The Grammys: Are You Surprised?
I consume a regular stream of political news and commentary. I begin my mornings by listening to “The Briefing” with Albert Mohler. I then turn my attention to “Morning Wire” by the Daily Wire and then will listen to a few different political commentors depending on the day. I also pay attention to what people are talking about on social media and I’ve discovered we tend to talk about the things we’re told we should talk about and often we do so not having carefully considered our arguments. That’s what I find helpful about Mohler’s podcast and about Samuel Sey with “Slow to Write”…they carefully consider the matters and then speak.
I am a Christian and am a Pastor. I want to speak to the recent Grammys performance and the outrage that many have expressed.
First, why are we surprised by Hollywood’s celebration of the satanic? We live in an increasingly secularized age. Those who subscribe to absolute truth as revealed in Scripture are derided as “bigots” and “uneducated.” We are mocked for our belief in the absolute. The overtures toward Satan—regardless of how overt and “in your face” they were—are simply the fruit and not the root of the problem at hand. People were created to worship the Infinite One and when we deny him his rightful place, we will worship the created. So, dear Christian, why are you surprised that sinners acted sinfully?
Second, if you believe that a celebrity is the most influential voice in your child’s life, you may need to consider if you’ve abdicated your God-given responsibility (Deut. 6.4-9). Parent, you, and you alone, have the God-given responsibility to be the primary disciple-maker in the lives of your children—not the world, schools, work, or even the Church. You are it! If you won’t disciple your children, someone will, and you may not like what they are being taught. Even when your children receive discipleship at church, it’s only a supplement for what happens at home. So, how are you discipling your children and in what are you discipling your children? Any easy way to disciple anyone is this: Together, read the Word, explain the Word, pray the Word, and live the Word.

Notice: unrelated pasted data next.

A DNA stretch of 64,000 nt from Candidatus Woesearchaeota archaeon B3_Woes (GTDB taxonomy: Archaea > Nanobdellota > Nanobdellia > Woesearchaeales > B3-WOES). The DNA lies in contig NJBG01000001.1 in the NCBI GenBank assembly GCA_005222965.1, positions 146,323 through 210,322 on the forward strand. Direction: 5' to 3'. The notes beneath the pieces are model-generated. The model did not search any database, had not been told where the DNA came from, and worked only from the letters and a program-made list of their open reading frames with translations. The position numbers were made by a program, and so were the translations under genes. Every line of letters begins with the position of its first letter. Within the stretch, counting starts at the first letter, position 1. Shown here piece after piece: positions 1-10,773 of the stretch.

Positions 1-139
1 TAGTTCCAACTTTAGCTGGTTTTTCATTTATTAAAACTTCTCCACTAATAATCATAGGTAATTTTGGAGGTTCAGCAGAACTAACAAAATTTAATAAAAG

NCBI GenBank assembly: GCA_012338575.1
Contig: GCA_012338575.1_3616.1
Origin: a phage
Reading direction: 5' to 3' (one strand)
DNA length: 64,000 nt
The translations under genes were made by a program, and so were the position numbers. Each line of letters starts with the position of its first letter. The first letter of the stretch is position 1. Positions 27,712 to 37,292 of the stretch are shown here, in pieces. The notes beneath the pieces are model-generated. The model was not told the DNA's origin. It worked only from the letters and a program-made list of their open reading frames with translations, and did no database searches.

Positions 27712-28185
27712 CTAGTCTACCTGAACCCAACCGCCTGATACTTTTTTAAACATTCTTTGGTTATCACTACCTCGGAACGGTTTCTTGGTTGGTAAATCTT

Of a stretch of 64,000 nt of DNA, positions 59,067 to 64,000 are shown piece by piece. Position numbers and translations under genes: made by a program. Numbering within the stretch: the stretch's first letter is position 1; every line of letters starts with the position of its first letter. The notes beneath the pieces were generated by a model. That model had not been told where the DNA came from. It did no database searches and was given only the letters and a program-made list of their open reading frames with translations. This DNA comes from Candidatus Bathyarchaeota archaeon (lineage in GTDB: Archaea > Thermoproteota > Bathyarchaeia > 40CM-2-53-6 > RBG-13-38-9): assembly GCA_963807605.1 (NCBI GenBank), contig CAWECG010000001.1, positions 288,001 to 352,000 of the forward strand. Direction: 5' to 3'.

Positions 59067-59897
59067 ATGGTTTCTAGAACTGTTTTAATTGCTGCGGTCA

Third, know God is not slow concerning his promises. Peter tells us as much in his epistle: “The Lord does not delay his promise, as some understand delay, but is patient with you, not wanting any to perish but all to come to repentance” (2 Pt. 3.9). God will deal with those who attempt to make a mockery of him and worship the created instead of the Creator (Prov. 3.34-35; Jms. 4.6). God will deal with those who reject truth both publicly and privately. Pray for their salvation and redemption. He redeemed us from our empty way of life, and he can do the same for them (1 Pt. 1.18-19).
Finally, this is reminder to examine ourselves. Samuel Sey with “Slow to Write” pointed out that Satan is more deceptive when he’s working in the hearts and minds of members in a local church than on a stage at the Grammys.
Lord, keep us from sin—both intentional and unintentional (Ps. 19.13)—so that we may be a people who love you in all our ways (Mt. 22.37).
On the Journey,
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